Fannie to U.S.: We need another $15.3 billion

By Tami Luhby, senior writer


NEW YORK (CNNMoney.com) -- Battered by the housing crisis, mortgage finance company Fannie Mae said Friday that it needs another $15.3 billion in bailout money from the federal government.

Fannie Mae (FNM, Fortune 500), which is controlled by the government, reported a fourth-quarter loss of $16.3 billion, including $1.2 billion in dividend payments to the Treasury Department. This is down from $25.2 billion a year earlier and $19.8 billion in the third quarter.

For 2009, however, Fannie's losses ballooned to $74.4 billion, compared with $59.8 billion in 2008.

Fannie and its smaller sibling, Freddie Mac, are the primary source of mortgage funding in the nation. They bundle home loans that conform to certain standards into securities, attach a guarantee that they will be paid, and sell them to investors. The process gets money back to the banks and other lenders that originate the loans.

In the past year, the two have played a central role in President Obama's efforts to stem foreclosures and keep people in their homes.

Continuing problems with Fannie Mae's mortgage portfolio are still straining its finances. Some 5.38% of its single-family loans were more than 90 days delinquent, up from 2.42% a year earlier.

Total nonperforming loans were $216.5 billion at year-end, compared with $198.3 billion in the prior quarter and $119.2 billion in the prior year-end.

On the bright side, Fannie reported that the number of loans turning seriously delinquent has stabilized. It predicts that credit-related expenses in 2010 will be lower than in 2009, absent further economic deterioration.

Fannie Mae said it is working to reduce its credit losses by helping homeowners avoid foreclosure. During 2009, it completed 200,339 loan workouts and initiated 333,300 trial modifications under Obama's loan modification program.

Since it was taken over by the federal government in September 2008, Fannie Mae has received $60.9 billion from the Treasury Department.

Freddie Mac (FRE, Fortune 500) reported on Wednesday a fourth-quarter loss of $7.8 billion, compared to $23.9 billion a year earlier. The company lost $21.6 billion for the year, an improvement from 2008 losses of $50.1 billion.

Freddie Mac, which has received $50.7 billion in taxpayer funds, did not request any additional money.

In late December, the Treasury Department lifted a $200 billion limit on the amount it was ready to pump into each of the two mortgage firms. To top of page

Frontline troops push for solar energy
The U.S. Marines are testing renewable energy technologies like solar to reduce costs and casualties associated with fossil fuels. Play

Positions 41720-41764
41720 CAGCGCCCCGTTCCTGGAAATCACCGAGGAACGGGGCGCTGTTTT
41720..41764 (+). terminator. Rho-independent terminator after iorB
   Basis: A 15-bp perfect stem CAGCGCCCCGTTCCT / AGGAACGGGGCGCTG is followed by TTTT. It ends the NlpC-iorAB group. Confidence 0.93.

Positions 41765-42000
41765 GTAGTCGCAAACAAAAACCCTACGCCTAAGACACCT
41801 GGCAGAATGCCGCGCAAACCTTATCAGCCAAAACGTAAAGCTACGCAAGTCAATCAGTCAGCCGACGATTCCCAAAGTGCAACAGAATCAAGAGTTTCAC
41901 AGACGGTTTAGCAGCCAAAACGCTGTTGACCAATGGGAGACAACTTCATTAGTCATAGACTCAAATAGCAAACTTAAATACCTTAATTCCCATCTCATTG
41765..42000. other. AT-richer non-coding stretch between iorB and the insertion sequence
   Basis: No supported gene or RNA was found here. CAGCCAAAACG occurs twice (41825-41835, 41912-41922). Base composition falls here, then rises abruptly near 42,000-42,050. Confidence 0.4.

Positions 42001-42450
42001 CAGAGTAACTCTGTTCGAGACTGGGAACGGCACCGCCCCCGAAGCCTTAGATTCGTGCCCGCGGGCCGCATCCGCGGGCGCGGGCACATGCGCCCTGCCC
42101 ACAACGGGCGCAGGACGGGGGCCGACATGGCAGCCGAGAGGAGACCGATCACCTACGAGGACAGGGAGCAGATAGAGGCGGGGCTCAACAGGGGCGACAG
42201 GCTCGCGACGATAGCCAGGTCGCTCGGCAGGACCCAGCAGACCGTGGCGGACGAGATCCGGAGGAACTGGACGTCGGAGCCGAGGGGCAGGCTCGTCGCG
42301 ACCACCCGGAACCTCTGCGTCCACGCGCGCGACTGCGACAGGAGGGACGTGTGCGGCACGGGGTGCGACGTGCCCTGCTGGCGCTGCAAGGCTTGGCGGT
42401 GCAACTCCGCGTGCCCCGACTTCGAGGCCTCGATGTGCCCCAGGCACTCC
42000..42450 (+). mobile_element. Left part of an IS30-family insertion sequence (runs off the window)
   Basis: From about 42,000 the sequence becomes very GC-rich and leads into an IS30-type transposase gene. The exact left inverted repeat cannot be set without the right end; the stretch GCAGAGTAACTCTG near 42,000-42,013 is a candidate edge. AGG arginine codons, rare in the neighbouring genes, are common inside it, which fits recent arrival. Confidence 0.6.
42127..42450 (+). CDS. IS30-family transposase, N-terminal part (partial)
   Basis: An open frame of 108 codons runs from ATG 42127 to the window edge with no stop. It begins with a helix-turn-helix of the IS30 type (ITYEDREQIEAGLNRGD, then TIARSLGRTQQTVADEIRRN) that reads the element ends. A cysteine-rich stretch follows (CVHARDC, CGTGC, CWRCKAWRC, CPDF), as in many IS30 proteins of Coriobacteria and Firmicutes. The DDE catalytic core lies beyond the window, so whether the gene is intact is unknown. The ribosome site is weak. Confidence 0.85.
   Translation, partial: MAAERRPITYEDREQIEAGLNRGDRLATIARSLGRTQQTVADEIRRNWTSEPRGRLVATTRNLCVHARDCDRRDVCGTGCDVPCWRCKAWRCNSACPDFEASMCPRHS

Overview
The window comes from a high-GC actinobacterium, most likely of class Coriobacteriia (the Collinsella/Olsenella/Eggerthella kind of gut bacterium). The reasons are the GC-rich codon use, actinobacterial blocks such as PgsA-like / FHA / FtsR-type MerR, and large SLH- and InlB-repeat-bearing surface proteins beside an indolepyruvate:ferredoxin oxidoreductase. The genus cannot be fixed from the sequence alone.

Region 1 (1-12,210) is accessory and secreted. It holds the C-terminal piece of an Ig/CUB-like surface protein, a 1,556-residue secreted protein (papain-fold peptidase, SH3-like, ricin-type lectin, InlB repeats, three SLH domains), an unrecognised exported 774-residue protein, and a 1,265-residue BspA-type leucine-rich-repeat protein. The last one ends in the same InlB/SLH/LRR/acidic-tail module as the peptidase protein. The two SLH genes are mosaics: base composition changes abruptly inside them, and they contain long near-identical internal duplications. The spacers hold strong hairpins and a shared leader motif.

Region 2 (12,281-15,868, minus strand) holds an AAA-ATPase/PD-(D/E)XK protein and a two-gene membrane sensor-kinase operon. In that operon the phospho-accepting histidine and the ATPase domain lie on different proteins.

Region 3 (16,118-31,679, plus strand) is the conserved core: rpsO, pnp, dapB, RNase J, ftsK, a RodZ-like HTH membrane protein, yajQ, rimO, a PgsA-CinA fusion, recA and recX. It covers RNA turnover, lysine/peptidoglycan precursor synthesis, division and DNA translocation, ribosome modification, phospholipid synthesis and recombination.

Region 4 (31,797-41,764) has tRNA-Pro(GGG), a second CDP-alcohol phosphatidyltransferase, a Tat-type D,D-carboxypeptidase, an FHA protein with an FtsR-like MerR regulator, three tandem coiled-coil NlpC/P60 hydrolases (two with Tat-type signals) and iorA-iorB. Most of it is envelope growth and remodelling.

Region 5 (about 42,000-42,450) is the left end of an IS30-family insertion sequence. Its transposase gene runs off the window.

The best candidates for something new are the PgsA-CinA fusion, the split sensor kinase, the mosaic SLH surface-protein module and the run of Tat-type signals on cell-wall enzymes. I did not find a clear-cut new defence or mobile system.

25 Best Places to find rich singles
Looking for Mr. or Ms. Moneybags? Hunt down the perfect mate in these wealthy cities, which are brimming with unattached professionals. More
Fun festivals: Twins to mustard to pirates!
You'll see double in Twinsburg, Ohio, and Ketchup lovers should beware in Middleton, WI. Here's some of the best and strangest town festivals. Play
Index Last Change % Change
Dow 16,492.53 -9.12 -0.06%
Nasdaq 4,137.52 10.55 0.26%
S&P 500 1,876.65 1.26 0.07%
Treasuries 2.69 0.00 0.15%
Data as of 10:25am ET
Company Price Change % Change
Facebook Inc 60.53 -0.83 -1.35%
Bank of America Corp... 16.22 -0.15 -0.92%
Verizon Communicatio... 46.40 -1.02 -2.16%
Apple Inc 562.46 37.71 7.19%
General Motors Co 35.07 0.68 1.98%
Data as of 10:10am ET
Sponsors

Sections

Billionaire advocates for increasing a tax credit on wages as a way to attack the growing inequality in the U.S., but he's unsure of the benefits of raising the federal minimum wage. More

Apple increased its buyback and posted a strong second quarter, sending shares soaring. More

Schwinn, Trek and Cannondale are all iconic American bicycle brands. But none of them are made in the United States. More

When you are just starting out or finally starting to get serious about saving, the basics will get you far. Here are more than a dozen tips that will help you lay the base for building your net worth. More

Market indexes are shown in real time, except for the DJIA, which is delayed by two minutes. All times are ET. Disclaimer LIBOR Warning: Neither BBA Enterprises Limited, nor the BBA LIBOR Contributor Banks, nor Reuters, can be held liable for any irregularity or inaccuracy of BBA LIBOR. Disclaimer. Morningstar: © 2014 Morningstar, Inc. All Rights Reserved. Disclaimer The Dow Jones IndexesSM are proprietary to and distributed by Dow Jones & Company, Inc. and have been licensed for use. All content of the Dow Jones IndexesSM © 2014 is proprietary to Dow Jones & Company, Inc. Chicago Mercantile Association. The market data is the property of Chicago Mercantile Exchange Inc. and its licensors. All rights reserved. FactSet Research Systems Inc. 2014. All rights reserved. Most stock quote data provided by BATS.